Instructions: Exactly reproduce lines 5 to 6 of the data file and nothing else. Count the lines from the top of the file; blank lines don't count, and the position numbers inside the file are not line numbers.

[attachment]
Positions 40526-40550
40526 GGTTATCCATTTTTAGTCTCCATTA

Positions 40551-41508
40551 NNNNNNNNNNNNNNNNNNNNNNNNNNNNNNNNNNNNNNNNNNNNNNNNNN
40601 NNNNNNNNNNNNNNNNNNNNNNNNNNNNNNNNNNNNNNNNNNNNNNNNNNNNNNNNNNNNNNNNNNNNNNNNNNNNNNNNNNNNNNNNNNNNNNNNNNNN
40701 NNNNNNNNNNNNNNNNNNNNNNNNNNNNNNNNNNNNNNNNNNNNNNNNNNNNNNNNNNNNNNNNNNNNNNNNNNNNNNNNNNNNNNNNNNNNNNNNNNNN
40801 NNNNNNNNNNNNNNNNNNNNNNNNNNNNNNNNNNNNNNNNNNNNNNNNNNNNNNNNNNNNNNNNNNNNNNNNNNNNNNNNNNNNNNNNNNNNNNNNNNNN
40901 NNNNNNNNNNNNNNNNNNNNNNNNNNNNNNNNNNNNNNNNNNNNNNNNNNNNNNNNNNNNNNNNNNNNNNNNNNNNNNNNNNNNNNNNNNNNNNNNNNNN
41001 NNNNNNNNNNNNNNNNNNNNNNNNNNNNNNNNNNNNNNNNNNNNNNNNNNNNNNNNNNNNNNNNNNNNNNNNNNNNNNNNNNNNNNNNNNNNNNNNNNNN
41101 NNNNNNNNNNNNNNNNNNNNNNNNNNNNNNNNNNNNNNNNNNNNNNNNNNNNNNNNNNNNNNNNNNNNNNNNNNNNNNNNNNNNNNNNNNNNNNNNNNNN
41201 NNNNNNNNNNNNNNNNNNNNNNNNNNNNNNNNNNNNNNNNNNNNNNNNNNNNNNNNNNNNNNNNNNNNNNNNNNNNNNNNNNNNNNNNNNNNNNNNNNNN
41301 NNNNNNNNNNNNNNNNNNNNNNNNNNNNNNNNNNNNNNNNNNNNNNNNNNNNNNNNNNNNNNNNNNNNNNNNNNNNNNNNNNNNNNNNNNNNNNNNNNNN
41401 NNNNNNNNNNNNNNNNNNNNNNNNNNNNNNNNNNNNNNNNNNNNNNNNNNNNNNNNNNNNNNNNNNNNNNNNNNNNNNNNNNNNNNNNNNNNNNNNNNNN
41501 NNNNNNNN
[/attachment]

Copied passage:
40601 NNNNNNNNNNNNNNNNNNNNNNNNNNNNNNNNNNNNNNNNNNNNNNNNNNNNNNNNNNNNNNNNNNNNNNNNNNNNNNNNNNNNNNNNNNNNNNNNNNNN
40701 NNNNNNNNNNNNNNNNNNNNNNNNNNNNNNNNNNNNNNNNNNNNNNNNNNNNNNNNNNNNNNNNNNNNNNNNNNNNNNNNNNNNNNNNNNNNNNNNNNNN